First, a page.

Underlying profit before tax, which excludes the non-cash impact of the hedge book and other financial instruments, increased by nine per cent to £445m (2008 first-half £410m). Good profit growth for the period reflected a significant increase in original equipment and services revenues and foreign exchange benefits. It also took account of higher R&D, increased unit costs and the first-half phasing of fees received under the Trent XWB Risk and Revenue Sharing Partnerships (RRSPs).
The Group’s published profit before tax of £2,515m includes the effects of “marking to market” its financial instruments, for which hedge accounting is not adopted. This effectively reverses much of the revaluations reported in the second half of 2008. The impact of mark to market is included within net financing in the income statement (see note 3).
The first-half underlying tax charge of £85m benefited from a one-off £21m credit following the successful completion of overseas tax audits. This resulted in a reduction in the first-half underlying tax rate to 19.1 per cent. The 2009 full year underlying tax rate is expected to be around 21 per cent.
The Group reported a net cash outflow of £428m for the period, with £194m of this being caused by the revaluation of currency balances at the end of the period. The remaining outflow of £234m reflected a slow-down in order flow and associated customer deposits, increased inventory and significant investment in the business.
Engine deliveries in the civil aerospace sector were achieved with little recourse to financing support from Rolls-Royce. The commitments the Group has made are insignificant in the context of the balance sheet and any additional requests for support are discretionary.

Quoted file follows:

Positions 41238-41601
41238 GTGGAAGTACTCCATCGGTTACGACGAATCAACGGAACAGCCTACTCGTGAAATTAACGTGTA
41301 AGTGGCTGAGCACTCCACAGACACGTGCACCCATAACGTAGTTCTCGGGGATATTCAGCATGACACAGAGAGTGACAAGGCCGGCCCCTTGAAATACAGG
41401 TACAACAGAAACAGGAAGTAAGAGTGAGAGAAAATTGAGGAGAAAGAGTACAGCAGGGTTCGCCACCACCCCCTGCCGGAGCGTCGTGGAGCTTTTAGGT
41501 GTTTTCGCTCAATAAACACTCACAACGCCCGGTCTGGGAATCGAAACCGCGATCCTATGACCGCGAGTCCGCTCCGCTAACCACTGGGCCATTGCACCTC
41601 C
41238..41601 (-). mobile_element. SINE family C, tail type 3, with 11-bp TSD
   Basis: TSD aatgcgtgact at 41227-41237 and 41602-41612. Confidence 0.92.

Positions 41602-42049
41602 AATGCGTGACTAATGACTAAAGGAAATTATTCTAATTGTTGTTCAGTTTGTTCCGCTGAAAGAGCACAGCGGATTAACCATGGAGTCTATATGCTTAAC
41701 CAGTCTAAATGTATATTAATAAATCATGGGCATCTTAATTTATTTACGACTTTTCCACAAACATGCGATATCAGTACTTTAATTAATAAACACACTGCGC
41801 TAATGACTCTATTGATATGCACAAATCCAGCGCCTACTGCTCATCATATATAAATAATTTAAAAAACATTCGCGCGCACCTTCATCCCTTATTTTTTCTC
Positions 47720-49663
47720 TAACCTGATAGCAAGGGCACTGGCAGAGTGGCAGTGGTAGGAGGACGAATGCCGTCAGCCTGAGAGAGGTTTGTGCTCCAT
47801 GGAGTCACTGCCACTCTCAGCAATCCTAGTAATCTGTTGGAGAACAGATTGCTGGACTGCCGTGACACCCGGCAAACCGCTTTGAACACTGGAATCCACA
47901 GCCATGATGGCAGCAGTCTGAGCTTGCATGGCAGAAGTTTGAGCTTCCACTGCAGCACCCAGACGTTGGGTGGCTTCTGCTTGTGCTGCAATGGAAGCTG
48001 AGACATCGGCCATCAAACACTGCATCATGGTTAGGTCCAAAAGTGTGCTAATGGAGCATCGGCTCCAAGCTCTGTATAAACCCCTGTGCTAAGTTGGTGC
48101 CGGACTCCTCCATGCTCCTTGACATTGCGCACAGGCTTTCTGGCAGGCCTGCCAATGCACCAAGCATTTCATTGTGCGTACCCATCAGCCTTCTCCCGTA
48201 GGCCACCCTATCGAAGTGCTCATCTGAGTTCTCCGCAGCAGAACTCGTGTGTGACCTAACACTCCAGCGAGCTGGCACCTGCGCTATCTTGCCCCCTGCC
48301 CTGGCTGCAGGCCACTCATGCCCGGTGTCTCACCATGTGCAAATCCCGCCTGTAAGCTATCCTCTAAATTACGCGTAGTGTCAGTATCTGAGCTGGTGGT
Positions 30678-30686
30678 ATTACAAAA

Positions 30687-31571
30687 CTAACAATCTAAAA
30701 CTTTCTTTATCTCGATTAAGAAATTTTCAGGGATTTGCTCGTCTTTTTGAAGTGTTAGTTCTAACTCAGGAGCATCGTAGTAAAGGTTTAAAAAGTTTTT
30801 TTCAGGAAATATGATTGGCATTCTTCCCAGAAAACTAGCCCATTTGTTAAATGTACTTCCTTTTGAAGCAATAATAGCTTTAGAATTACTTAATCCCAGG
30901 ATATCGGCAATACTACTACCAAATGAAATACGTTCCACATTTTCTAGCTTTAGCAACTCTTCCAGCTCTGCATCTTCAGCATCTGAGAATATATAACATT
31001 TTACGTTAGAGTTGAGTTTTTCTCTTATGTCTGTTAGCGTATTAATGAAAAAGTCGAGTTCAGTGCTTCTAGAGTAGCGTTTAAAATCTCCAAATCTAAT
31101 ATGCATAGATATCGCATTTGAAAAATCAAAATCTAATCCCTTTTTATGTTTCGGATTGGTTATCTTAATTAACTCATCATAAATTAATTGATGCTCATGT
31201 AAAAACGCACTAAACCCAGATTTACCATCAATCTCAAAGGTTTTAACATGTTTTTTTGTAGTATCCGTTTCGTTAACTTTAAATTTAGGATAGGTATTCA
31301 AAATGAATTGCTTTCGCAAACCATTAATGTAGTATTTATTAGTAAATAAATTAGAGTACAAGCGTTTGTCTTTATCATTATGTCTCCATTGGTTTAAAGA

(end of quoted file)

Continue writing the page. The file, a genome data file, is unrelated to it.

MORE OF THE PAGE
Basic earnings per share were 100.87p (2008 first-half 16.22p), reflecting the mark to market adjustments above, with underlying earnings per share increasing by 15 per cent to 19.64p (2008 first-half 17.15p), partly reflecting an improved tax rate.
Rolls-Royce continues to benefit from the breadth of its portfolio, the robust balance sheet and the early action it has taken on costs.
The Group expects that its global markets will continue to be affected by reducing demand and the impact of financing constraints. However, underlying revenues will continue to grow and underlying profits for the year are expected to be broadly similar to those achieved in 2008. The Group continues to expect a modest cash outflow for the whole of 2009 and an increase in the average net cash balance for the full year compared with 2008. The Group is therefore reiterating its guidance for the full year.
Commentaries relate to underlying revenues and profits unless specifically noted
This Half Yearly Results Announcement contains certain forward-looking statements. These forward-looking statements can be identified by the fact that they do not relate only to historical or current facts. In particular, all statements that express forecasts, expectations and projections with respect to future matters, including trends in results of operations, margins, growth rates, overall market trends, the impact of interest or exchange rates, the availability of financing to the Company, anticipated cost savings or synergies and the completion of the Company's strategic transactions, are forward-looking statements. By their nature, these statements and forecasts involve risk and uncertainty because they relate to events and depend on circumstances that may or may not occur in the future. There are a number of factors that could cause actual results or developments to differ materially from those expressed or implied by these forward-looking statements and forecasts. The forward-looking statements reflect the knowledge and information available at the date of preparation of this Half Yearly Results Announcement, and will not be updated during the year. Nothing in this Half Yearly Results Announcement should be construed as a profit forecast.